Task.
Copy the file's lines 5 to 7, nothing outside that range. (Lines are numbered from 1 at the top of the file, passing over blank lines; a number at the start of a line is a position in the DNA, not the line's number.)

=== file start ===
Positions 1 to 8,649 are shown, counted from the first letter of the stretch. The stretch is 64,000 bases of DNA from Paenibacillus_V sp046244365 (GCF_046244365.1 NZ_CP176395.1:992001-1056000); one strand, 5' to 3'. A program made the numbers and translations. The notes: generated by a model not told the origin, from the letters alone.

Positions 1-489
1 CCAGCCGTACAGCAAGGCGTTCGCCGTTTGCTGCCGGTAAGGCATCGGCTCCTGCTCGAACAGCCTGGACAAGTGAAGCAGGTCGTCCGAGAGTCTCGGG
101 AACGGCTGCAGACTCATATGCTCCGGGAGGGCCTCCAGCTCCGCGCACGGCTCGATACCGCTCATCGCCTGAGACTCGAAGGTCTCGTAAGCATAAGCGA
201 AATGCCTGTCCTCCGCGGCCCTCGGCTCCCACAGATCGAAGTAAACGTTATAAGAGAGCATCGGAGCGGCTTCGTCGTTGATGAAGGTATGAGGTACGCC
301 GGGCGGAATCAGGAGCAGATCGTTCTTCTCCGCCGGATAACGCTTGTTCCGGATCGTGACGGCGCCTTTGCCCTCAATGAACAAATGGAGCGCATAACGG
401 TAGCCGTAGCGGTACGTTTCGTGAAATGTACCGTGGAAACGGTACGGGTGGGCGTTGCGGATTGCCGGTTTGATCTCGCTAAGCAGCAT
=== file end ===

201 AATGCCTGTCCTCCGCGGCCCTCGGCTCCCACAGATCGAAGTAAACGTTATAAGAGAGCATCGGAGCGGCTTCGTCGTTGATGAAGGTATGAGGTACGCC
301 GGGCGGAATCAGGAGCAGATCGTTCTTCTCCGCCGGATAACGCTTGTTCCGGATCGTGACGGCGCCTTTGCCCTCAATGAACAAATGGAGCGCATAACGG
401 TAGCCGTAGCGGTACGTTTCGTGAAATGTACCGTGGAAACGGTACGGGTGGGCGTTGCGGATTGCCGGTTTGATCTCGCTAAGCAGCAT